How do you prepare for your first meeting after completing the reflection stage? Whether or not you are meeting in person or virtually, you can prepare by taking a few minutes to answer the questions below.
- Why am I asking for / agreeing to this meeting?
- Students, you may want to use the mentoring map to know what type of mentorship you are seeking through this faculty member.
- What are three questions I need/want to ask and/or know during the meeting?
- How will they help me assess:
- If I have time to provide what is needed/wanted.
- If this is the person with whom I want a mentoring relationship.
- If I need more information to educate myself about the person making the request, and what they need.
- If I can make a decision now or later.
- What would I like to accomplish during and by the end of the meeting?
Before and during your meeting, commit to the practice of Bearing Witness. Commit to seeing the person before you because we all want to be seen. The practice of Bearing Witness is one way of letting each other know that you are actively listening and paying attention. You can do this by listening:
- without interrupting the person speaking.
- without allowing yourself to be distracted by other activities while meeting.
- reflecting back what has been said and asking a question for more information or clarification. For example:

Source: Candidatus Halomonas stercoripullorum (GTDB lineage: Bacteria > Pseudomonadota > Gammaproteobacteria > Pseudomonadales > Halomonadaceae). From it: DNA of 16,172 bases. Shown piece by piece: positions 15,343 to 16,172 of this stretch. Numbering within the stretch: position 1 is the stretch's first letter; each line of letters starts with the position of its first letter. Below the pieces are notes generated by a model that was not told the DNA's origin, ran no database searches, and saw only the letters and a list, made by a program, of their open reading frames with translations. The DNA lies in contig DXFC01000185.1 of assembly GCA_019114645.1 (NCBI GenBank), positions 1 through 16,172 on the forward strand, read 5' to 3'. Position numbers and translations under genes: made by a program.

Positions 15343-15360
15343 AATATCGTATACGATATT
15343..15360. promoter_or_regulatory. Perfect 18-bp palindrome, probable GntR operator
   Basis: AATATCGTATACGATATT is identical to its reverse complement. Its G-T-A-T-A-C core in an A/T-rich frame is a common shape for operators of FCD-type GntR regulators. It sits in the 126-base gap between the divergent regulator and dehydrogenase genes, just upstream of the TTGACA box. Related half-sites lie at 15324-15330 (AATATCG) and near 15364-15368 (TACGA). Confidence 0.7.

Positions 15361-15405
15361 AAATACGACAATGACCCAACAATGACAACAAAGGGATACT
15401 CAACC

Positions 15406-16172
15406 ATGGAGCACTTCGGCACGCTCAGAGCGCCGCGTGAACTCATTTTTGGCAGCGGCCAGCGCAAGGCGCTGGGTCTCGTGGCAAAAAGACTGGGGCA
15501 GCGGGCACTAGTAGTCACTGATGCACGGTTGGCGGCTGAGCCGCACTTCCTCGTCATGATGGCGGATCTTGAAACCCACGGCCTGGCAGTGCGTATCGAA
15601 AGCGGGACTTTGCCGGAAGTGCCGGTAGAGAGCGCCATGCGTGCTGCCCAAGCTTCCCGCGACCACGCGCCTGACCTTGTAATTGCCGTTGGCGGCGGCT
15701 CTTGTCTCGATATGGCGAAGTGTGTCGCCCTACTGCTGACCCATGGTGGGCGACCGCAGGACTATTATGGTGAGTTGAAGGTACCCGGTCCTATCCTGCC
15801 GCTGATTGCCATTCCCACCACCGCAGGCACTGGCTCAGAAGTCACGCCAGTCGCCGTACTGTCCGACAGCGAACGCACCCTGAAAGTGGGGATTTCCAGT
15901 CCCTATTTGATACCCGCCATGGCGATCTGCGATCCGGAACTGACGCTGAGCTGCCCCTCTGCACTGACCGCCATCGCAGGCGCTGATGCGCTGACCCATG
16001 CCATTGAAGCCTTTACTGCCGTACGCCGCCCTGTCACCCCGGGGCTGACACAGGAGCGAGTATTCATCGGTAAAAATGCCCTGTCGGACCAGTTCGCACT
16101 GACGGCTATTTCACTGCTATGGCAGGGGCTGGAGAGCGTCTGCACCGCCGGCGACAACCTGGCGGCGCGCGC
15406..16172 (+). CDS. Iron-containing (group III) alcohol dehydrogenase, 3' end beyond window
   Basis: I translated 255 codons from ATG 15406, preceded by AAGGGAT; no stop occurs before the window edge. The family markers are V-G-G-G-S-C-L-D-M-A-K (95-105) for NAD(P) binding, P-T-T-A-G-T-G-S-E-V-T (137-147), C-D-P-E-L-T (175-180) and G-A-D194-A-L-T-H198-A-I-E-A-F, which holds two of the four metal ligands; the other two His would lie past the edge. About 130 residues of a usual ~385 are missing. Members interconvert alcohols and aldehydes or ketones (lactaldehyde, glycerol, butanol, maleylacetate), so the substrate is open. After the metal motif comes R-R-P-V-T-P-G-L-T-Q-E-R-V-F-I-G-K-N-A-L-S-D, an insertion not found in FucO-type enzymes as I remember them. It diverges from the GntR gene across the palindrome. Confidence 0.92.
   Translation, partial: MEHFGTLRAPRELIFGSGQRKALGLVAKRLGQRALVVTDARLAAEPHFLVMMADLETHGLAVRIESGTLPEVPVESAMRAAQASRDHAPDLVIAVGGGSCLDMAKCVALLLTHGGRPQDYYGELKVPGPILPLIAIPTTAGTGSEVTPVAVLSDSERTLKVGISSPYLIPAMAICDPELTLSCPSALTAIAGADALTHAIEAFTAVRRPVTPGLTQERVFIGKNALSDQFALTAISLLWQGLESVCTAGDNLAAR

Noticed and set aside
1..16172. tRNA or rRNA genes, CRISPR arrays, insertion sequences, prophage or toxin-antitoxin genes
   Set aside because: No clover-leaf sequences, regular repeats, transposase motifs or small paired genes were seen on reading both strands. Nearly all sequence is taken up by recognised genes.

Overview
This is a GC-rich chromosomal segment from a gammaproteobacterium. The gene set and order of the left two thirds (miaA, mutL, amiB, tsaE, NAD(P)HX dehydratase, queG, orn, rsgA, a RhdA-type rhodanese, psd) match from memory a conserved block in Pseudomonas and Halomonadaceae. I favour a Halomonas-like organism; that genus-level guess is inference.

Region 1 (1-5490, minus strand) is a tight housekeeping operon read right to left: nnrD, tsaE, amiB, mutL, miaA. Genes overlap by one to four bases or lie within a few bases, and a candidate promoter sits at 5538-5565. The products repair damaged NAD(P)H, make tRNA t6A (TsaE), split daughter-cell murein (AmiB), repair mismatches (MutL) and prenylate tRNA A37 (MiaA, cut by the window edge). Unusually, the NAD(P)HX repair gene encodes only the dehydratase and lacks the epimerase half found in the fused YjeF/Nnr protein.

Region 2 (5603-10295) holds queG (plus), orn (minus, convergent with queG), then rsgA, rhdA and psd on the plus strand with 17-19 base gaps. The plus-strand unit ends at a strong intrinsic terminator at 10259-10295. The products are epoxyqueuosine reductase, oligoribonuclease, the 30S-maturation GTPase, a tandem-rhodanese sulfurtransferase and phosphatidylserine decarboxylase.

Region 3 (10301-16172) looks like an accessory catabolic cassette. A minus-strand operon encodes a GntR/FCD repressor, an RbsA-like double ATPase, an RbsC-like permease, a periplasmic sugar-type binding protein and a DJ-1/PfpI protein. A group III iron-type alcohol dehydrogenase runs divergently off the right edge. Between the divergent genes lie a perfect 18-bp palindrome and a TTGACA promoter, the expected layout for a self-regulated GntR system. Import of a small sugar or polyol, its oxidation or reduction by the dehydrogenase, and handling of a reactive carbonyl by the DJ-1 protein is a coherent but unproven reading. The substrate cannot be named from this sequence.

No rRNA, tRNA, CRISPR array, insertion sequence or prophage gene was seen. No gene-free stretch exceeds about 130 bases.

- Thank you for taking the time to meet today. What I am hearing you say or ask for is [fill in the blank]. Could you tell me a little bit more about [fill in the blank]. Or, let me make sure that I understand what you are asking/saying.
- These questions or statements will serve both mentor and mentee well in staying focused on what is being said and having clarity of what is being said.
To bear witness is to intentionally focus on who and what is before you. To do this, you can contemplate the questions below.
- Who is before you?
- What ideas about them do you need to take in or let go?
- What assumptions do you have about them because of identity? Previous experiences?
- What is before you?
- What is the situation being experienced, described?
- What ideas about it do you need to take in or let go?
- What do you need/want?
- How do you ask what is needed/wanted, if it has not been stated?
- How do you ask if your need/want can be met?
- How can you serve or be served?
- Do you have reservations about working together based on what you have heard?
- This can be as simple as recognizing that you do not have time, resources, or attitude to work together.
- How can you listen to learn more?